PharmaVOICE Blog Post

Prescribe Robust Distribution to Commercialize Your Orphan Drug

Posted By: Dan Limbach
September 17, 2018

Finding a home for your biopharmaceutical company’s new orphan drug doesn’t just happen after it is FDA approved. The successful commercialization of your promising new drug requires a focused and well-planned distribution model.

But first, some background. Orphan drugs treat rare diseases or medical conditions that affect fewer than 200,000 people a year in the U.S. Since 1983, when Congress passed the Orphan Drug Act, the FDA has approved more than 600 orphan drugs—and the pace is accelerating. From January through mid-September of 2017, the FDA approved 50 new orphan drugs alone.1 That’s a record for an annual total.

If your biopharma company is one of the participants in this rapidly growing field, you want to get patients on your therapy as soon as possible. You also want to keep them on your therapy for as long as necessary. When you have a distribution model that supports these goals, patients can enjoy their best possible health outcomes. And you can enjoy your best possible business outcomes.

Let’s look at how a robust distribution model can help your patients access your new orphan drug.

The right logistics

When your orphan drug enters the market, it targets a specific patient population. So, you need a distribution plan that matches the unique needs of those patients.

That process starts with logistics. Your biopharma company needs a plan that considers these factors:

  1. You need to know how many patients can benefit from your orphan drug. It’s less than 200,000, but is it 50,000 or 100,000? With such a small market, missing even 5,000 patients can make a big difference in your orphan drug’s clinical and commercial success.
  2. Setting. You need to know where your patients are treated. Is it in a hospital setting? Is it at a specialty practice? Is it at home? Getting patients on your drug as quickly as possible is critical. That means getting your drug to the right setting the first time.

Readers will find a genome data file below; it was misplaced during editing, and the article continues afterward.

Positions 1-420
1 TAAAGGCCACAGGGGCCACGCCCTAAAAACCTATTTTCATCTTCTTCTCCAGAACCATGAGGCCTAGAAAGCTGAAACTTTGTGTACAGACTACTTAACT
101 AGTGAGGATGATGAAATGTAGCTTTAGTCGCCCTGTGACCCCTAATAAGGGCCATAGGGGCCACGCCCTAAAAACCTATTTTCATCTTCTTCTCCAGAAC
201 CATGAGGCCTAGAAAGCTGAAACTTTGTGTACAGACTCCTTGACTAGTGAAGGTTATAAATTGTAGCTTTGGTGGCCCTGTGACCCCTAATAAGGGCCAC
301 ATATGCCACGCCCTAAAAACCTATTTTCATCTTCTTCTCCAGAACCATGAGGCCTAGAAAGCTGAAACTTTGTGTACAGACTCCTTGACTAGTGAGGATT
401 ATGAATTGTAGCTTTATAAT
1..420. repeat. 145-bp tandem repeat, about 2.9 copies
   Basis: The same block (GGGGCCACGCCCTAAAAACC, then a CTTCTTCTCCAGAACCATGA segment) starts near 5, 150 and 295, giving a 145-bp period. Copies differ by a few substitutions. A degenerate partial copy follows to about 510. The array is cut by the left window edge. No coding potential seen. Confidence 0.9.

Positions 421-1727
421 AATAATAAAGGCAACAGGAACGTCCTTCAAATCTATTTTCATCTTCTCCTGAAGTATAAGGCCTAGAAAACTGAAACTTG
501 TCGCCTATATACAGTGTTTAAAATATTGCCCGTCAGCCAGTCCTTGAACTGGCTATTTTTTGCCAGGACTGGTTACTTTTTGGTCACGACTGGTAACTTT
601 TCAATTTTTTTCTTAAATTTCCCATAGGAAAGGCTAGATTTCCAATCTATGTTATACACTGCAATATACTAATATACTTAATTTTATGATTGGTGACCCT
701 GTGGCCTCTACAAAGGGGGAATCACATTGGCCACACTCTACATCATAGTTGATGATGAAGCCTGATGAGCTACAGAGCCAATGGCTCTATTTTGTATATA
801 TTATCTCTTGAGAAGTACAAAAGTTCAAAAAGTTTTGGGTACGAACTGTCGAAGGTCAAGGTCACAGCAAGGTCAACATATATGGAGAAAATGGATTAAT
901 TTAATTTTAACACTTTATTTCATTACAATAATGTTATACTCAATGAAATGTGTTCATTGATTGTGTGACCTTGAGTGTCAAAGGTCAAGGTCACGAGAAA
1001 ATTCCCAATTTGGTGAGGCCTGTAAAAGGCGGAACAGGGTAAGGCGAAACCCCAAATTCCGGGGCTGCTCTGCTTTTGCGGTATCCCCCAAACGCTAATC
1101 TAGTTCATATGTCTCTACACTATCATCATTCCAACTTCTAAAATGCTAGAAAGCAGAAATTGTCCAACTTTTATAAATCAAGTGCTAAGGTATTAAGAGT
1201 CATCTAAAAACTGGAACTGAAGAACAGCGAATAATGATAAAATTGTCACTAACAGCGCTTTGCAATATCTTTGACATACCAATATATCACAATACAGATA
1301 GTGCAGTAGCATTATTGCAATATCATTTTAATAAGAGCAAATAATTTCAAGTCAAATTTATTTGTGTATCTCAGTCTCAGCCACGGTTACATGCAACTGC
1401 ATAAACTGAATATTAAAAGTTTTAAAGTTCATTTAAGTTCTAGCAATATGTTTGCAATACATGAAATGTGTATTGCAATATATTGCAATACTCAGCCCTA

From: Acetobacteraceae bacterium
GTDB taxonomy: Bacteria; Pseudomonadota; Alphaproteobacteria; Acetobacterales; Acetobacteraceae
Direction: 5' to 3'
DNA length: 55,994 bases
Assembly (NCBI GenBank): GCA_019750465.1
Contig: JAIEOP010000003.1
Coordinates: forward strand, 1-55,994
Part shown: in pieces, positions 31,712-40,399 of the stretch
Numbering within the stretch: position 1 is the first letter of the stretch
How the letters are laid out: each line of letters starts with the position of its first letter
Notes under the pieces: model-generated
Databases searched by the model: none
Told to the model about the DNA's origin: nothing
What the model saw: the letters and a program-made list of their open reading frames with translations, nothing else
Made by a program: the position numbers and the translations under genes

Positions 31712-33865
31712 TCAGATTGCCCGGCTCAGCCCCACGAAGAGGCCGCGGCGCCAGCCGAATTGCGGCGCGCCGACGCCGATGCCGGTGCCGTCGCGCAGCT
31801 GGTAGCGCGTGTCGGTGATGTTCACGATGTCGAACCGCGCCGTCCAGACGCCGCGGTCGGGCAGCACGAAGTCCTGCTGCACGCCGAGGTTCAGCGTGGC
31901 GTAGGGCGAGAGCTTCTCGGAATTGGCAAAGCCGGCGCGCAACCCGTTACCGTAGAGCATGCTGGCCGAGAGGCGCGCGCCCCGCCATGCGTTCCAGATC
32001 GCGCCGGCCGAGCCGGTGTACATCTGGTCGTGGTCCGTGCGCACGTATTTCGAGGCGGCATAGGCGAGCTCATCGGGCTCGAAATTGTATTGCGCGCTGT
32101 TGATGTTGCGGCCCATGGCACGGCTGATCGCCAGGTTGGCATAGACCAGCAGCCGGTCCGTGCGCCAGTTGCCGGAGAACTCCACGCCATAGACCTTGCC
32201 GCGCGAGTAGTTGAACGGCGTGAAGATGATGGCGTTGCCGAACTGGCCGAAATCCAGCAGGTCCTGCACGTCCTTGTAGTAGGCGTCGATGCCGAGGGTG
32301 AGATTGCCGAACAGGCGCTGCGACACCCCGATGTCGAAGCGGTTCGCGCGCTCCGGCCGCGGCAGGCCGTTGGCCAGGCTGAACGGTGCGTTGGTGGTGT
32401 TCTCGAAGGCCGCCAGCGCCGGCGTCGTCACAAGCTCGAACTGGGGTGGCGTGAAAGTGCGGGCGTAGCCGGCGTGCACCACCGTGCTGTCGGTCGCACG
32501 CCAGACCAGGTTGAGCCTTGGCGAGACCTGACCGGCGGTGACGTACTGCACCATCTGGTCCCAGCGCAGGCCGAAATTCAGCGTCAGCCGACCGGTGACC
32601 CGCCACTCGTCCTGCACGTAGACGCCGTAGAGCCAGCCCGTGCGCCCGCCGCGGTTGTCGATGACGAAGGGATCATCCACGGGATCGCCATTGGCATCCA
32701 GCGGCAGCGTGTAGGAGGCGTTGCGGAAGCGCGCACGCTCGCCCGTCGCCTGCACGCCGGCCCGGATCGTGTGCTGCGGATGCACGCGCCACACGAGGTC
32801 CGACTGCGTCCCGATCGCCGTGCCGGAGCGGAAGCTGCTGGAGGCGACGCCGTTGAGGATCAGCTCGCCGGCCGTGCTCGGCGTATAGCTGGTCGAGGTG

3. Many orphan drugs—like some immunotherapies—are fragile in their composition. They have specific packaging, shipping and storage requirements. Your distribution plan must include details on how to meet those requirements to ensure the safe delivery of your drug.
  4. If you’re an orphan drug manufacturer with a limited patient population, you want to keep tight control on your inventory. Given your drug’s high cost, you don’t want to make too much and have excess inventory. On the other hand, you don’t want to make too little and have an unexpected shortage put patients’ health at risk.
  5. Time is of the essence for patients who need your orphan drug. You need to make access to your drug as easy as possible for those who administer your drug. Hospitals, specialty practices and other prescribers should be able to order your drug easily and quickly.

Added-value distribution

What I described above are the basic ingredients of a distribution model to commercialize your orphan drug. You need to know how many patients you have, where they receive care, how to deliver their drugs safely to them, how much to manufacture and how to accept and fill orders.

On top of those fundamentals should be services that add more value to your distribution model. You need more than just the nuts and bolts. You also need the following:

  1. Patient education. By definition, your orphan drug isn’t like any other drug. It certainly will require specific instructions to patients on how to take it properly to be most effective. Your distribution plan should include a patient education program.
  2. Provider education. You’ll need to educate providers on when and how they should prescribe your new drug. Your distribution plan should include a provider education program.